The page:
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All too human: Some Minnesota candidates find their past isn't past

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Minnesota Senate candidate Brad Sanford
Minnesota Senate candidate Brad Sanford campaigning in Blaine on Wednesday. A judge ruled this month that Sanford owes more than $44,000 in back child support stemming from a 2009 divorce.
Brian Bakst | MPR News

Brad Sanford is a Republican running for an open Senate seat in the Twin Cities northern suburbs. He's stressing the need for spending discipline in state government.      But as the campaign reaches its apex, Sanford has other finances to worry about — his own. 

A judge ruled this month that Sanford owes more than $44,000 in back child support stemming from a 2009 divorce. The judgment is the culmination of a court battle in progress since the winter.

"Do I believe I don't owe this? Absolutely not," Sanford said. "I contested it because I didn't agree with the dollar amount. But at the end of the day I have always made my payments and will continue to make these payments."

Sanford's race is one Republicans are high on in their quest to win the Senate majority. Sanford, an insurance salesman and sometimes Uber driver, says his situation should not distract from a discussion of more important matters in the campaign. 

"You know, I think it's a non-issue," he said. "I take care of my kids and have always made my payments, so the issue is done and over."

Embarrassing disclosures about a few first-time candidates for the Minnesota Legislature are providing openings to their opponents. Whether the problems sink those candidates remains to be seen. But they serve as a reminder that more of people's lives and their commentary are accessible, and that even low-visibility legislative campaigns are fodder for background researchers. 

And Sanford isn't the only candidate dealing with a problem from the past at an inopportune time. 

This week, the Minneapolis Star Tribune exposed troubling Facebook posts about women, the Confederate flag, President Obama and gays by Blaine-area House candidate Nolan West. 

He has since apologized and removed the posts. But they could complicate Republican efforts to win that hotly contested open seat. Republican House Speaker Kurt Daudt publicly expressed disappointment with West.

In July, the Star Tribune also drew attention to a 1980s divorce ruling that involved DFL candidate Jerry Loud in a key northwestern Minnesota House race. The ruling included a finding that Loud battered his then-wife. Loud said he had learned from mistakes in his past, but Democratic Party leaders distanced themselves from his campaign.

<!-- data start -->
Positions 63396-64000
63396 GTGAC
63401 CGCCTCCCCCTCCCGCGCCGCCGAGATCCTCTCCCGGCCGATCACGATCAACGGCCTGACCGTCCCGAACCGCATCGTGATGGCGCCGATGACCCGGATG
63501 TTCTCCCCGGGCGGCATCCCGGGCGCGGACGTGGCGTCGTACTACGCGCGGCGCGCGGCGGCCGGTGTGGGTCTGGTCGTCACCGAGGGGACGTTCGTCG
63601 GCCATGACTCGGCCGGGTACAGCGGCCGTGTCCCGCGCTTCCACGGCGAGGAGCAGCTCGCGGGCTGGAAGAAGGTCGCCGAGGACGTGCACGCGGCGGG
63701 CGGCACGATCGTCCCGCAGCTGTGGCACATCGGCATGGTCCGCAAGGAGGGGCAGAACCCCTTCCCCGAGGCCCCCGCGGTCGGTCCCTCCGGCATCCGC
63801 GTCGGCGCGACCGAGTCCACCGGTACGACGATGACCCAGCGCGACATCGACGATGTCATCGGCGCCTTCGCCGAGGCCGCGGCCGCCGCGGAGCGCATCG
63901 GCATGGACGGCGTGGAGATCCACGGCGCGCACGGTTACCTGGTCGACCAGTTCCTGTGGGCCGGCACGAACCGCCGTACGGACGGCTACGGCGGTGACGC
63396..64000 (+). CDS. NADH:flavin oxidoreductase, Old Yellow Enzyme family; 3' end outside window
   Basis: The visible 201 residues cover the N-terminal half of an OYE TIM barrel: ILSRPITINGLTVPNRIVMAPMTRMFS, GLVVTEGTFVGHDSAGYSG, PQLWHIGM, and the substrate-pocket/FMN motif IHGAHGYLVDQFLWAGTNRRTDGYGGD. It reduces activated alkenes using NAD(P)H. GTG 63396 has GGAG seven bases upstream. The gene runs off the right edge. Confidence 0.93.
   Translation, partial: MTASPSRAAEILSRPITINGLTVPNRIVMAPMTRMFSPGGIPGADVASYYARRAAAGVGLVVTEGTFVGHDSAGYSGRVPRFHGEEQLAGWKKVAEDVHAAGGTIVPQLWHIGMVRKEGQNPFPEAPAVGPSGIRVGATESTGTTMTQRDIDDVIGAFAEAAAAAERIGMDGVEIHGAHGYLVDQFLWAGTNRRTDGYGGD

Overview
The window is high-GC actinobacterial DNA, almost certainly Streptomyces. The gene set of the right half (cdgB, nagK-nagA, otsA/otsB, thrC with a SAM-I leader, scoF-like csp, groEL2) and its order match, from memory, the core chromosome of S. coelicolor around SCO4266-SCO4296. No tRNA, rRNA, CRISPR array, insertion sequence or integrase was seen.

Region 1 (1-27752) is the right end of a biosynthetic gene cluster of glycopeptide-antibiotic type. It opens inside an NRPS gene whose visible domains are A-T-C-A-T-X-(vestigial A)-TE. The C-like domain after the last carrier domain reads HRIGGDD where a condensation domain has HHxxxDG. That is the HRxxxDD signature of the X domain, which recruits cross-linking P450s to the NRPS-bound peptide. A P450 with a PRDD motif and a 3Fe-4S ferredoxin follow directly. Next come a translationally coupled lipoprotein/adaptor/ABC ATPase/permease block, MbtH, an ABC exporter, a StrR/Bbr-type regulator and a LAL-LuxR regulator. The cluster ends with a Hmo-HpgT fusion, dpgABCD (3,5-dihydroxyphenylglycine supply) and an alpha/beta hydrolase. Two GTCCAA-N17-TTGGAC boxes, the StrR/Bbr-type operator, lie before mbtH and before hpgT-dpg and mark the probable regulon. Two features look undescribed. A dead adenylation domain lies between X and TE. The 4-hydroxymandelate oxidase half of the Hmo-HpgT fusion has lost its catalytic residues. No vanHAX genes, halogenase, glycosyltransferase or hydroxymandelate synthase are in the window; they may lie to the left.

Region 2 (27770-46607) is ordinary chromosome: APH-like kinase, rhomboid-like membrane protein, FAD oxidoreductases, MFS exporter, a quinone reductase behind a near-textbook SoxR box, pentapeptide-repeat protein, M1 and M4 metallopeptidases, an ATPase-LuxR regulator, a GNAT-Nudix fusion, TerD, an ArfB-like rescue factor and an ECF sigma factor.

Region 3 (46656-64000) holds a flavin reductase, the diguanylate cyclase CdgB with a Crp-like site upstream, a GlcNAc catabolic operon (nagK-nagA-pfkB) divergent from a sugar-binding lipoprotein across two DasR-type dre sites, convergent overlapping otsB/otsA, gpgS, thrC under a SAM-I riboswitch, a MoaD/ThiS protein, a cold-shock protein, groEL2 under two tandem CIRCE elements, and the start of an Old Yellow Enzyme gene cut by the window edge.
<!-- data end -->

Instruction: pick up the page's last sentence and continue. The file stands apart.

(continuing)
All of the incidents highlight gaps in vetting of legislative recruits, said DFL Party Chairman Ken Martin.

"There's no doubt that each party got caught with that this year, not doing enough self-research is what we call it on our own candidates," Martin said.

Republican Party Chairman Keith Downey agreed that times have changed, given how easy it is to peek into candidate pasts.

"Now literally anybody who is fairly effective with a web browser can do quite a bit," he said.

To be sure, the parties spend loads of time and money delving into candidates on the other side. Less common is research on their own legislative hopefuls. Sometimes it comes down to an honor system where candidates bring up their own potential red flags.

Republican Michael Brodkorb is a former party operative known for strategically using deep-dive research against opponents. He says this year's incidents highlight how expanding digital footprints are easily mined and flaws can't be ignored.

"Look, running for office is an open book, and it will ultimately be up to the public to decide what is or isn't fair game," Brodkorb said.

Brodkorb describes a tension between candidate desires for privacy and the chance problems will bubble up anyway.

Jake Wagman runs Shield Political Research. It's a vetting firm based in Indiana that has Democratic legislative clients in the Midwest but none so far in Minnesota. Services like his are becoming increasingly common for candidates lower on the ballot.

"When I do self-research on a candidate, I tell my client, 'Don't tell me anything. I don't want to know anything about you. I want to start from scratch so I can replicate what the opposition will do,'" he said.

The self-vetting doesn't come cheap, and it competes with other vital components in a campaign budget. 

Wagman's basic routine: Contact area police agencies for reports. Look at court and tax records for signs of legal or financial problems. Make sure resumes hold up. And scour social media sites for posts a candidate might regret.

"My worst nightmare is to have something hit against my client that we didn't know about," Wagman said. "That scares the bejeezus out of me because that's what we exist to counter."